Let me write something that may get right up your nose.
I’d apologise in advance, but that would be defeat the whole point, so I’m marching on unapologetically. Hopefully the destination will justify my means.
We work with a lot of people who would claim to be Inclusive with a capital I!
But right now, with the world in a such a state of pain, and everyone frustrated and on edge most of the time, increasingly people are only truly inclusive of those who want to applaud their tightly held views.
A recent example
A well-intended group of people wanted to have a national conversation about sexual harassment and gender equity. Frustrated by the lack of progress, they scream at the Prime Minister to join the conversation.
He joins (probably reluctantly).
He talks about how his “Mum, wife and daughters define me”.
Within hours he is mocked, lampooned and Beetoota’ed.
He exits the conversation, never to return and sends a delegate out in his place.
So, the national conversation will be had, but sans the Prime Minister.
Sure, Scott Morrison’s narrative could have been brought up to date.
It is an age-old argument that men should understand gender equity for its value to society, and not need to reference wives or daughters as their only reason. We all get that.
But if you stand back for a moment, it’s worth wondering whether the national debate is better or worse off now that it is without the Prime Minister in the chat room.
Eggshells. Eggshells. Everywhere.
The reality is that PM ScoMo’s ill-fated venture into this debate is just one example of many.
There’s so much frustration in so many of us right now, that it’s easy to forget that we’re just one perspective, one lived-experience, one way of thinking, one way of looking at something. Race. Politics. Feminism.
A nice lesson
I was talking to a person today that was instrumental in the successful Marriage Equality debate. You’ll remember that fractious awful process, the horrible in-the-sky-sign-writing, the chasms of divisions that opened up everywhere – in families, communities, religions, and workplaces.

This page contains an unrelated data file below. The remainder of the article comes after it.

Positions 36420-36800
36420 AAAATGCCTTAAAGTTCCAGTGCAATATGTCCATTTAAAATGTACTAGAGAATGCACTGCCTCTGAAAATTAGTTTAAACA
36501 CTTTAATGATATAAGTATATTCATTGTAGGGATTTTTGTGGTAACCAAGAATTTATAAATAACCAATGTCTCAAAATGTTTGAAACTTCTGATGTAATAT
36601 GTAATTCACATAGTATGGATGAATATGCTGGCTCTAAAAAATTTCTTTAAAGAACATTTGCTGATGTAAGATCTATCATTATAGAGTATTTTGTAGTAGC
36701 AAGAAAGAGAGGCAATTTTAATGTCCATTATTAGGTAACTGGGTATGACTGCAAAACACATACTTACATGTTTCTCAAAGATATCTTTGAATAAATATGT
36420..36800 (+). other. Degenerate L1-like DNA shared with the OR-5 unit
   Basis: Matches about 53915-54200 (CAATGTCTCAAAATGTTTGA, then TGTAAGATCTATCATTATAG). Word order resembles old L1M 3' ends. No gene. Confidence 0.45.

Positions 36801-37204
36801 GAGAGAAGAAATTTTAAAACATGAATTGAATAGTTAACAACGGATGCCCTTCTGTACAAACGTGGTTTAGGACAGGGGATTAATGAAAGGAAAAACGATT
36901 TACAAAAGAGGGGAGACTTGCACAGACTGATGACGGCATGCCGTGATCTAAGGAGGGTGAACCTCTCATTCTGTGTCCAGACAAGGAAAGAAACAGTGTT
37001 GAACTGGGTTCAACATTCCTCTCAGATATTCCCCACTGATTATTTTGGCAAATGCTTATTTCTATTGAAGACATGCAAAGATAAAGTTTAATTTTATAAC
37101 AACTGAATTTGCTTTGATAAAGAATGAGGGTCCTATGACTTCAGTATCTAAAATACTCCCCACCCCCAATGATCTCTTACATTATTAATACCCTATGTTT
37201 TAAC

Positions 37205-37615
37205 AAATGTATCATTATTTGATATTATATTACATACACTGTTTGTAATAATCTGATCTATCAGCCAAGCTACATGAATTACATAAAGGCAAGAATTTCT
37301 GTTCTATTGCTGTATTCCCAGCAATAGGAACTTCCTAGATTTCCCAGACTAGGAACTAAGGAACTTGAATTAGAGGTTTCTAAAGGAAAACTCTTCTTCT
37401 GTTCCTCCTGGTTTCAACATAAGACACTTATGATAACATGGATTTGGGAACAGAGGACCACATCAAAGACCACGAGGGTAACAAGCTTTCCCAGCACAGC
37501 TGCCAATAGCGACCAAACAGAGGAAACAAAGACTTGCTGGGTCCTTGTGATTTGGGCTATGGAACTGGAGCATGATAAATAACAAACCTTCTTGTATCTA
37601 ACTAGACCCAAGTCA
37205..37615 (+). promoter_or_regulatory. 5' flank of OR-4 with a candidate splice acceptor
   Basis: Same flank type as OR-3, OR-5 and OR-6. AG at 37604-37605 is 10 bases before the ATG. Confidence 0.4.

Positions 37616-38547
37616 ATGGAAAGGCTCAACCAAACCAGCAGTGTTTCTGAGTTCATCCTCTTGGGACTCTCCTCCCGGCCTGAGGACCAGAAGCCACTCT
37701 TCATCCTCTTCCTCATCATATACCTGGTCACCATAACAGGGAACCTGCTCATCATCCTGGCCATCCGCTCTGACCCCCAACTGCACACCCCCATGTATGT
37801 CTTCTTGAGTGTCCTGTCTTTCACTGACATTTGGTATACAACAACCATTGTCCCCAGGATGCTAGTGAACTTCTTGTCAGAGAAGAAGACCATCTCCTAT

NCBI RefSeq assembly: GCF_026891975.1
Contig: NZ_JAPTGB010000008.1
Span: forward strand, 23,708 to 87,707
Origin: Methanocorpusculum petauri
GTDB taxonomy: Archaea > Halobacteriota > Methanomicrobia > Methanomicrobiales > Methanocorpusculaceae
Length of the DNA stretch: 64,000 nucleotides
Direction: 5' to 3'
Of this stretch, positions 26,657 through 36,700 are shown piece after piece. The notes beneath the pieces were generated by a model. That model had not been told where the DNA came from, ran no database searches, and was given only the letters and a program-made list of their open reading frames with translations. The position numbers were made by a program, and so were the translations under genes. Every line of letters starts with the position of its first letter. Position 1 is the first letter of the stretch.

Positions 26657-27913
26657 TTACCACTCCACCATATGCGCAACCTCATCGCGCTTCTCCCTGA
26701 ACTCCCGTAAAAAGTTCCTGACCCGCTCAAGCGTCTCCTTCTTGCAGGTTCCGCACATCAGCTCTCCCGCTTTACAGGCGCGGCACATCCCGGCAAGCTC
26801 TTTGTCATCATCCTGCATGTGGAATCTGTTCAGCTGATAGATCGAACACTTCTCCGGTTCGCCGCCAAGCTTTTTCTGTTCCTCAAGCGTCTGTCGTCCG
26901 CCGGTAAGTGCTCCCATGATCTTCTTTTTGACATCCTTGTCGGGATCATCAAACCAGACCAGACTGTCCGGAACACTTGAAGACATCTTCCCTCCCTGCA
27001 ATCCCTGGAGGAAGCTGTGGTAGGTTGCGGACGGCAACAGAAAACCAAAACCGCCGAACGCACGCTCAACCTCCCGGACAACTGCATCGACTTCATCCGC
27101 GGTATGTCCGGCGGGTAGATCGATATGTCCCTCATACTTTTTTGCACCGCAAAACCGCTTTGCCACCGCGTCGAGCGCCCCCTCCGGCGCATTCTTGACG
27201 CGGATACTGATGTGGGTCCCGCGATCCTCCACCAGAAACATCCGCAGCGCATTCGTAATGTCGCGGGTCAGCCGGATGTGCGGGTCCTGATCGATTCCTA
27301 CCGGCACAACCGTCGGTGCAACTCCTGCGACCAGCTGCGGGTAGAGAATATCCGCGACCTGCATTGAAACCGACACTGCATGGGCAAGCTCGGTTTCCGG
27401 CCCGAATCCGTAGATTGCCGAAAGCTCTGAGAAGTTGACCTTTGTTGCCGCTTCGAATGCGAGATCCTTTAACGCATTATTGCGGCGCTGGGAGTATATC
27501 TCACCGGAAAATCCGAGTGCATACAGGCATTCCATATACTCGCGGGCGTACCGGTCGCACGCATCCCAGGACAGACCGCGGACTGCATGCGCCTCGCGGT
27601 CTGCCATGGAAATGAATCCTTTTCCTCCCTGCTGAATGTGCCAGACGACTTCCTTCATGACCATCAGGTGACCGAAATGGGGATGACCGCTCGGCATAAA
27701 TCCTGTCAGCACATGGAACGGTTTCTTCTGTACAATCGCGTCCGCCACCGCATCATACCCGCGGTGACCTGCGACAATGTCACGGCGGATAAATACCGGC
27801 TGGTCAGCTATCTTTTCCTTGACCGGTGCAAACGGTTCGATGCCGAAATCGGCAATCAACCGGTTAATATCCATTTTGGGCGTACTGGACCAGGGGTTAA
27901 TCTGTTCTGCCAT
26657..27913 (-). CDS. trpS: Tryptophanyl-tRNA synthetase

Then out of that forest of thistles emerged a conversation about love. Despite all the hate (and sky writing) being thrown directly at them, the LGBTQ+ community changed their tact from fighting to ‘stop hate’ to one of ‘love is love’. We were asked not to ‘decide and vote’, but to think of the human rights, and right to love, of our families, friends, and neighbours.
We did go and vote, and we overwhelmingly won the day. That ‘love is love’ message, which encouraged us all to join the conversation, meant that today all of us are free to marry, whoever we love.
I get the frustration
I get angry too. Why haven’t we enacted the Black Deaths in Custody recommendations? Why haven’t we eradicated sexual harassment at work? Why are we burning through the planet’s oxygen? Everything that matters is too slow, too hard, and too overwhelming. It makes us want to scream. And if you need to, go ahead.
Just don’t expect anyone to hear your words through the screaming.
If you want to influence – change someone’s mind – you must have a conversation. Not just a lecture, but a genuine conversation, where you find the meeting of minds.
We have much more in common than we have disagreements.
There’s something about putting down your tightly held sword of righteousness and listening for other views that is very liberating. Most of the time, we’ve held those swords for too long, and they’re heavy and we’re exhausted. And frankly, it must be noted, that if we had the power to change something, we would have changed it by now.
To make the changes we need or want, we need more of us in the conversation, understanding the issues, and learning what we can each do.
So, maybe when we’re at our most frustrated and cannot see any bridge, we need to be the bridge. Listen first and then speak. Hear where other people are up to, and help them join the conversation, rather than scream at them about how stupid, or ignorant they are.
In the last election, a gaggle preaching people took a 14hour bus ride to an industrial town and told them they were ignorant, and that neither they, nor their children, deserved future employment. The town that received that bus, promptly voted the bus down at the next election.
Today, in that same town, conservationists, miners, and local government have downed swords, and found a future together. They built the bridge then walked on to it.
Look to the change makers
When you want to see who makes change, look to the change makers.
When someone tells me they’re a change-maker, I ask them why they think so? If they say, “my view was in xyz media”, or “abc published my perspective”, I then ask them what changed as a result? Having a view – even a published one – is not a change.
You see, when you meet real change-makers, they’re calm, and they walk easily past the halfway point of any bridge. They thank people for turning up to the conversation. They listen before they talk. They’re patient to meet people where they’re at and walk beside them. They’re clear, but there’s no screaming.
And the advice?
Create conversations that people want to join.
Listen to genuinely understand. Take away the eggshells.
Talk like you want someone to listen. Like the audience matters.
And be very comfortable that you can get smarter. We all can. Be open to that possibility in every conversation.
After all, if you’re screaming, no one is listening.
Footnote: I’m also heavily influenced by my grandmothers, my Mum, and my daughters. All wonderful strong, awesome women. Just saying.